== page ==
Using fashion to fight child labour

RNW archive

This article is part of the RNW archive. RNW is the former Radio Netherlands Worldwide or Wereldomroep, which was founded as the Dutch international public broadcaster in 1947. In 2011, the Dutch government decided to cut funding and shift RNW from the ministry of Education, Culture and Science to the ministry of Foreign Affairs. More information about RNW Media’s current activities can be found at

Dutch fashion houses and business leaders have come together to launch a shop that only stocks clothes manufactured without the use of child labour in developing countries. The opening coincides with the 20th anniversary today of the international convention on the rights of the child.

The new store, CLF (Child Labour Free) opened in Amstelveen, close to Amsterdam, to promote the idea. For ten days its shelves will stock only clothes whose manufacturers have done their very best to ensure that no children were involved in their production.

Listen to the Newsline report

Actress Caroline de Bruin, from the popular Dutch soap opera Goede Tijden Slechte Tijden (Good Times, Bad Times), was at the launch. She told Radio Netherlands Worldwide why she had become a part of the project.

"You don't want to think about a dress you buy for your daughter that has been sewn by a girl the same age. When I heard of a few initiatives in Holland I was glad to join in."

Kids Rights
Miss de Bruin has been an active participant in the group Kids Rights from some years. She says that she backs the shop precisely because it helps to promote the message that children should not be forced to work to the wider world.

"It's very difficult to see from a dress whether it was manufactured by children or not. This shop does its best to guarantee that no child labour has been involved in the whole manufacturing process."

In reality it's hard to be sure there has been no child labour because different fabrics used in the same item of clothing may have come from different parts of the world, but the store aims to be as certain as it can be by pursuing ethical business practice. Miss de Bruijn said that she thinks consumers feel the same way.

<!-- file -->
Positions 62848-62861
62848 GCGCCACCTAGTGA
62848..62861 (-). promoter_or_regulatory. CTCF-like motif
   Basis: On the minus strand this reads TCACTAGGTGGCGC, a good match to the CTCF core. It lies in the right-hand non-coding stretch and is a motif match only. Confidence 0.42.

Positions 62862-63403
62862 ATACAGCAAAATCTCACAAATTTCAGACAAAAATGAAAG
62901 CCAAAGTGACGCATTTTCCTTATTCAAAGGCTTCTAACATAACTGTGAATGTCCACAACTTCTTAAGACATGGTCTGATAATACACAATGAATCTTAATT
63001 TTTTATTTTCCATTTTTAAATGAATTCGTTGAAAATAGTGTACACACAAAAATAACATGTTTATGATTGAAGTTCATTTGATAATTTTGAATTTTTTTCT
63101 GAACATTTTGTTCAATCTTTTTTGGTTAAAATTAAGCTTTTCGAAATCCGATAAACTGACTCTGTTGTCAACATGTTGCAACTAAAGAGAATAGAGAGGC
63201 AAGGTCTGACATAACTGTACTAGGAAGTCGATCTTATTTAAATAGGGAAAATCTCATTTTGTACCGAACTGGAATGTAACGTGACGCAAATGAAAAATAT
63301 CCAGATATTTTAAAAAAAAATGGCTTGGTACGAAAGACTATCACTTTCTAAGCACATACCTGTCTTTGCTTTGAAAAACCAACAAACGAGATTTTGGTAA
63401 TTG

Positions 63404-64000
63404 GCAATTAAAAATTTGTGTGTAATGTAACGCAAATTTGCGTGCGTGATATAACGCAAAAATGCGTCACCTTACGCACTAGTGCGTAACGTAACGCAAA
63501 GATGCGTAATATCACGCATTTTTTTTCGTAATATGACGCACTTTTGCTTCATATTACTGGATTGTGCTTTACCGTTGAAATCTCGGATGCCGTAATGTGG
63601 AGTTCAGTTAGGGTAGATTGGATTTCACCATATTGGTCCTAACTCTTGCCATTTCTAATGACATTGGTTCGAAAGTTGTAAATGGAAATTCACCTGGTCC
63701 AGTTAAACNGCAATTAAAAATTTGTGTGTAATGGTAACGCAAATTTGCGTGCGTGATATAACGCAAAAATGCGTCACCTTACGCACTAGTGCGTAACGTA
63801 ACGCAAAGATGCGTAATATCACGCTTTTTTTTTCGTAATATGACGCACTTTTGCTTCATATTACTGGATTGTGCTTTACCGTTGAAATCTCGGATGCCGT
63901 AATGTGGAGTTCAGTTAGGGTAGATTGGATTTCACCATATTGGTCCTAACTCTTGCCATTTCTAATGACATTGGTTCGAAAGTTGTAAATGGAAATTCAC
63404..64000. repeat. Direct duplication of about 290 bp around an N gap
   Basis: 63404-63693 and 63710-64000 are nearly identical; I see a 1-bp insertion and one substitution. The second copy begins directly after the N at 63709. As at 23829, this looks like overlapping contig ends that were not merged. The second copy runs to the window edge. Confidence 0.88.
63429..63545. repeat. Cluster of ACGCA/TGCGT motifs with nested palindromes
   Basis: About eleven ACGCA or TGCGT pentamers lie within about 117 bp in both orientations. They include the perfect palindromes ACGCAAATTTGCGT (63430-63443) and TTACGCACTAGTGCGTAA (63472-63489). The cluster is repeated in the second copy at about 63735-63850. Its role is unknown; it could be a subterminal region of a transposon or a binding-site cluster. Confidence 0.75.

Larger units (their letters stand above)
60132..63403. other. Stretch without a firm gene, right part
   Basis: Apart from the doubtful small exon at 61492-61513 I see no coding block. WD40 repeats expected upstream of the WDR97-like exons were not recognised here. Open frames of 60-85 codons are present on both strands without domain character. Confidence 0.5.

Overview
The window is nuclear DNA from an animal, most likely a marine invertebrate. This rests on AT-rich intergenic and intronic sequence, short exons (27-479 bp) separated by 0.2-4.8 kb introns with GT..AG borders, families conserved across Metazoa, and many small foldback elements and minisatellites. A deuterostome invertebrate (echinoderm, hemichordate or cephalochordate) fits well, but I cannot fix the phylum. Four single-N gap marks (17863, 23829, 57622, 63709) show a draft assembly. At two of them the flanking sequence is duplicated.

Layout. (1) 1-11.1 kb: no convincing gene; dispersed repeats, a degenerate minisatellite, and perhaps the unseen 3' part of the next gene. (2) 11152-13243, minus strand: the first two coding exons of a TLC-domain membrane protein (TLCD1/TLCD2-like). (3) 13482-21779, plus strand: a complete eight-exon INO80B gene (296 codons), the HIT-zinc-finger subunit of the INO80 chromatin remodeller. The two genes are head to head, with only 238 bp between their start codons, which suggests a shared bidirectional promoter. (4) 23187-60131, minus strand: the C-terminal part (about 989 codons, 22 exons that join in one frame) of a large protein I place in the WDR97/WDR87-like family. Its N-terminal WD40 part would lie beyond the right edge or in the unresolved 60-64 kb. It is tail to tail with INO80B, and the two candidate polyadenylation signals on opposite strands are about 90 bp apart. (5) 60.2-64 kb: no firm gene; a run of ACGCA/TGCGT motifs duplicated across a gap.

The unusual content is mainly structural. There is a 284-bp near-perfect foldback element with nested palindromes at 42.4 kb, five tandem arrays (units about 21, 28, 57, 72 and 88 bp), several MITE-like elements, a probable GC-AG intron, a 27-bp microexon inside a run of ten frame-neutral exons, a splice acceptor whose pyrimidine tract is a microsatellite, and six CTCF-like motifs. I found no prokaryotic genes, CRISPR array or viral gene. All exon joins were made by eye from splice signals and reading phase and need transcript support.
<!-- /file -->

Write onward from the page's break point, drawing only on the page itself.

"I think people agree 100 percent. It's not difficult to get consensus on this. Nobody wants clothes manufactured by children. You just need to know where to buy them. The shop is here and now you can buy them here."

Education key to success
Finding a way of getting children out of sweatshops is all about education, says Gerard Oonk, director of the India Committee of the Netherlands, which is a party to the Stop Child Labour Campaign. His organisation tries to tackle all forms of child labour that prevent children from going to school and believes that companies also have a responsibility to stop this.

"We are not saying all those products are child labour free. There is a long supply chain and it's almost impossible to know for certain. But some companies are independently monitored and others are willing to join such initiatives."

Effort over money
Companies are concerned with the bottom line, often at the expense of ethics, but Mr Oonk says the costs involved are more about effort than money.

"It is not much more expensive if you employ an adult rather than a child, but the effort you have to put into it is more. If you produce in India or Bangladesh, making sure that the company owner pays well and doesn't allow children to work only increases the price a little bit. If they pay a few cents more, it could increase the wages the adults are making and then the children don't need to work any more."

Despite the efforts, child labour is so ingrained in some parts of the world that it can seem in insurmountable task, but Mr Oonk is optimistic.

"It's a question of incremental steps but is also very realistic. In Andhra Pradesh [India] we work with an organisation that has been able to get 600,000 children from work to school by working with the community, the teachers, the local administration, the parents, the kids. They are now training hundreds of other organisations to do the same. They're even training government officials to reach the girl that is working at home or the boy that is working in a stone quarry. That message has also spread to other countries."

Ethical is the new black
Designers and fashion labels are also keen to get involved. One leader in the field is Peter Ingwersen, the founder of one of the labels represented in the CLF shop, Bllack Noir. He says that he feels there is a market for child labour free clothes although it can be a struggle to open people's minds to the idea.

"It's difficult to get the business and the consumers to change. But we should be at the forefront. So, what's the next black? It could be ethical. I believe that ethical is very zeitgeist and that consumers within the next couple of years will start to demand certain standards from the brands that they choose. Next to good quality and strong designs will also be an ethical point of view."